Children addicted to the internet could soon be classed as having a serious mental illness, it has been claimed. ‘Internet-use disorder’ will be included in the DSM-IV – the Diagnostic and Statistical Manual of Mental Disorders – the international mental health encyclopedia – from May next year.
The diagnosis will include those who are addicted to their smartphones as well as using tablet computers or desktop machines. Australian experts joined the Australian Psychological Society in submitting the classification to the international manual, and added an inclusion of internet gaming addiction.
Psychologists believe that Internet addiction should be categorized like other addiction disorders as it has similar symptoms, including emotional shutdown, lack of concentration and withdrawal.
Parents have noted their children becoming angry and violent when their electronic gadgets are taken away from them, the Sydney Morning Herald reported. In other instances, kids preferred to play a video game over eating or social interaction.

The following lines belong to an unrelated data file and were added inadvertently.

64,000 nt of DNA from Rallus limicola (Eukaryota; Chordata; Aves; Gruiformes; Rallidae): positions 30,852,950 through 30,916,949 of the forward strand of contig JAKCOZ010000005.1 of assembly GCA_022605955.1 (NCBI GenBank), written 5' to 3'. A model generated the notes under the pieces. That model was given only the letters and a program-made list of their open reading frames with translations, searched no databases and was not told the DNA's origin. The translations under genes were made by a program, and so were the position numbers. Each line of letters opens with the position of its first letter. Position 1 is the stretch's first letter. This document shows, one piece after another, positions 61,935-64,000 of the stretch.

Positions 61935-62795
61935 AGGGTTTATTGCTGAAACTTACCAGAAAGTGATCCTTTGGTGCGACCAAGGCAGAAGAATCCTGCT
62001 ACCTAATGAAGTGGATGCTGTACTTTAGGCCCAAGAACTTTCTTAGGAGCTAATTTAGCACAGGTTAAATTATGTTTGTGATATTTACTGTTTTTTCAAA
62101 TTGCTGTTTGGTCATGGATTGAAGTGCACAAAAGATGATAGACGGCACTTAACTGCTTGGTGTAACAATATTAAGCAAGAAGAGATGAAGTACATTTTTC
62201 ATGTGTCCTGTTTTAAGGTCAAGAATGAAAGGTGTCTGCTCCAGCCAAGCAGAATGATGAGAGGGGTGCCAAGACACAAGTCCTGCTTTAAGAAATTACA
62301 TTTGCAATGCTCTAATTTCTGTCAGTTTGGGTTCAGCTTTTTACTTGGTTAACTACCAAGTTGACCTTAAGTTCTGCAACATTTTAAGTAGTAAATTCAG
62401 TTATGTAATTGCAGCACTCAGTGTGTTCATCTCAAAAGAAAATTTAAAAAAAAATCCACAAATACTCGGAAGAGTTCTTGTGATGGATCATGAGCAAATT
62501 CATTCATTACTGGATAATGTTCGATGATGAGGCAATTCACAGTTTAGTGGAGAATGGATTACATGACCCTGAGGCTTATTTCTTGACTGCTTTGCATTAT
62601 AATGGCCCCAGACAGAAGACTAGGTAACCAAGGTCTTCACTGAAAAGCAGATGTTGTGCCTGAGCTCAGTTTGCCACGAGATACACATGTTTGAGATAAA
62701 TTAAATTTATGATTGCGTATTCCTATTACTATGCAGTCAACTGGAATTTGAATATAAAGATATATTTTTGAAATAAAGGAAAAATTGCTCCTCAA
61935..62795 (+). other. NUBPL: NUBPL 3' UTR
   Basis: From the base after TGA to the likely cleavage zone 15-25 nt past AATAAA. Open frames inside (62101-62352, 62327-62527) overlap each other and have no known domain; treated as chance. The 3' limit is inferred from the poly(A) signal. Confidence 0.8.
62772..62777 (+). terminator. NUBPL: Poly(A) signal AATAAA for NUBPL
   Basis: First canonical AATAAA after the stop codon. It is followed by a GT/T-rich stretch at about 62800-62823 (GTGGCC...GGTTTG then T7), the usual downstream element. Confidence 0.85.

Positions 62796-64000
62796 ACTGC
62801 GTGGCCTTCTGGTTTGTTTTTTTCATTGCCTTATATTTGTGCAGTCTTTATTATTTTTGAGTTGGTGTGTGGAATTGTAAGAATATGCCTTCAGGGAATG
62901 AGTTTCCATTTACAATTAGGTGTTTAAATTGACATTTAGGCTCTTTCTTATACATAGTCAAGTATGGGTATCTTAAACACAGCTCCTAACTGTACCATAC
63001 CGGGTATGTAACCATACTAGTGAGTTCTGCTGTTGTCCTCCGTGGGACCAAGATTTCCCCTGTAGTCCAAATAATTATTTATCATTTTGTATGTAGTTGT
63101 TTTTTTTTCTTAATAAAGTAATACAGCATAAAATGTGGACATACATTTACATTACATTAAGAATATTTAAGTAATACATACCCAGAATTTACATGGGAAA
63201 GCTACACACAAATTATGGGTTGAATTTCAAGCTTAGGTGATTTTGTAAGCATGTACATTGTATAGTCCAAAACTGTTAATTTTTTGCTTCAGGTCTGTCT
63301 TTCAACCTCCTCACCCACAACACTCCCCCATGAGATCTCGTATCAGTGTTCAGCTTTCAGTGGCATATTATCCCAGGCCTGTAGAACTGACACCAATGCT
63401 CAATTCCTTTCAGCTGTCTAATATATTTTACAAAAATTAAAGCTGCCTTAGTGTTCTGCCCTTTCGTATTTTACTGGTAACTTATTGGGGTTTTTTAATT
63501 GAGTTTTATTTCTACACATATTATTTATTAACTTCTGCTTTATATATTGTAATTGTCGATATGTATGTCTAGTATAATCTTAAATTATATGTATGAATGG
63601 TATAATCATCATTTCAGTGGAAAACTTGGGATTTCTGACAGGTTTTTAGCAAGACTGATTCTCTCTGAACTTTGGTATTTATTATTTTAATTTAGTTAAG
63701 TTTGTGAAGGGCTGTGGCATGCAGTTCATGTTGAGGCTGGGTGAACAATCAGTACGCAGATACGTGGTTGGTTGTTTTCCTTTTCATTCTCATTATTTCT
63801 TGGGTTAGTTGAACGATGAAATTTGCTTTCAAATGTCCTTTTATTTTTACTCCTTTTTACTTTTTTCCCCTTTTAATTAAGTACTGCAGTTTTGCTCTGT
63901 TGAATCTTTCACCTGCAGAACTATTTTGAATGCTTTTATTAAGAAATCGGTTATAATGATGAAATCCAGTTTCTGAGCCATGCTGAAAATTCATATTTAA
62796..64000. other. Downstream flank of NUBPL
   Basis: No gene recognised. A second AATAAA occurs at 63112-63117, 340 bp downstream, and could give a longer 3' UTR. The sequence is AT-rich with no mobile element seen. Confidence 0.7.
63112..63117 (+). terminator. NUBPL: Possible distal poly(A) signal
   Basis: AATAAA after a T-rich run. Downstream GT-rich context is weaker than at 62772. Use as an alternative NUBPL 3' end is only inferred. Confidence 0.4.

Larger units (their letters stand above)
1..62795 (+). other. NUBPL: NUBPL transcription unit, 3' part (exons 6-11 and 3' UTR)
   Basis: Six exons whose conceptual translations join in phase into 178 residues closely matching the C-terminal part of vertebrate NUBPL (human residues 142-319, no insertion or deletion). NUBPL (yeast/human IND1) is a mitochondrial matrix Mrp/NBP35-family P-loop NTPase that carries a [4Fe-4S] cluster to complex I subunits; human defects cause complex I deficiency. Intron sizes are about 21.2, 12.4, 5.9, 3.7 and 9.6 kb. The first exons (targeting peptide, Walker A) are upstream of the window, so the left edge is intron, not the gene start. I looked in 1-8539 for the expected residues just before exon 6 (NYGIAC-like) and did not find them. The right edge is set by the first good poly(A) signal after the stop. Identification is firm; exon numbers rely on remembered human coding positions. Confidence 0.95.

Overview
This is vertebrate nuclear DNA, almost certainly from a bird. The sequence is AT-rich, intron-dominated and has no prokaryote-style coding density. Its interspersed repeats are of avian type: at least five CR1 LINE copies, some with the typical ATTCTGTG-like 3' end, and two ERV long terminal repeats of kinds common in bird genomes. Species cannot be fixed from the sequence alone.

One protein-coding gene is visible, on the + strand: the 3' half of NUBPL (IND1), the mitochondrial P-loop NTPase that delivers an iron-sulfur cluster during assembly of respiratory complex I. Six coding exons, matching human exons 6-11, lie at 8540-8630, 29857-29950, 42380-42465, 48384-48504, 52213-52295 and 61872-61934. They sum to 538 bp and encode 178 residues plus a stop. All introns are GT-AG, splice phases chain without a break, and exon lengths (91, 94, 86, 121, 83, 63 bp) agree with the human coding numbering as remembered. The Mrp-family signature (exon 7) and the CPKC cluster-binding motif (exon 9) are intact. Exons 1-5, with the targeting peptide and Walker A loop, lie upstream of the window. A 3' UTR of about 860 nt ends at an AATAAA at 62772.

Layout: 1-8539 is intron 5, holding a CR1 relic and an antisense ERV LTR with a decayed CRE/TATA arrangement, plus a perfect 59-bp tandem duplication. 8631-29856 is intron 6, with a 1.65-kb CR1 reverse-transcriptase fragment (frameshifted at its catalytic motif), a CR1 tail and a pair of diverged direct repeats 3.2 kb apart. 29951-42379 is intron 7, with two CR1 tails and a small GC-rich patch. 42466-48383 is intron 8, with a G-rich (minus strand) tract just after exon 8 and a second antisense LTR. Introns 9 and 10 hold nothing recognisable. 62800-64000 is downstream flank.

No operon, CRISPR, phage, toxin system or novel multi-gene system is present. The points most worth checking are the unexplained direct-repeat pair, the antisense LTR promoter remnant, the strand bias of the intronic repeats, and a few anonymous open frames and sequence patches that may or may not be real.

The listing is another step towards classifying Internet addiction as a mental illness: The DSM-IV’s new inclusion demonstrates that there are risks posed by overusing technology and that more research is required, which could lead to formal diagnoses of the disorder in the future. Psychologists are pushing to broaden the diagnoses of Internet-use disorder to include more than just gaming addictions, which could expand the age group of those affected by the illness. Director of the Brain and Psychological Sciences Research Centre Mike Kyrios told the Sydney Morning Herald:
“With kids, gaming is an obvious issue. But overall, technology use could be a potential problem.”
Australia was one of the first countries to recognize the problem and offer public treatment, and established clinics to treat video game addiction. That such widely used technologies can cause deep harm to children has led to further examinations of adults habits surrounding devices used 24/7 for reading, gaming, and social interactions.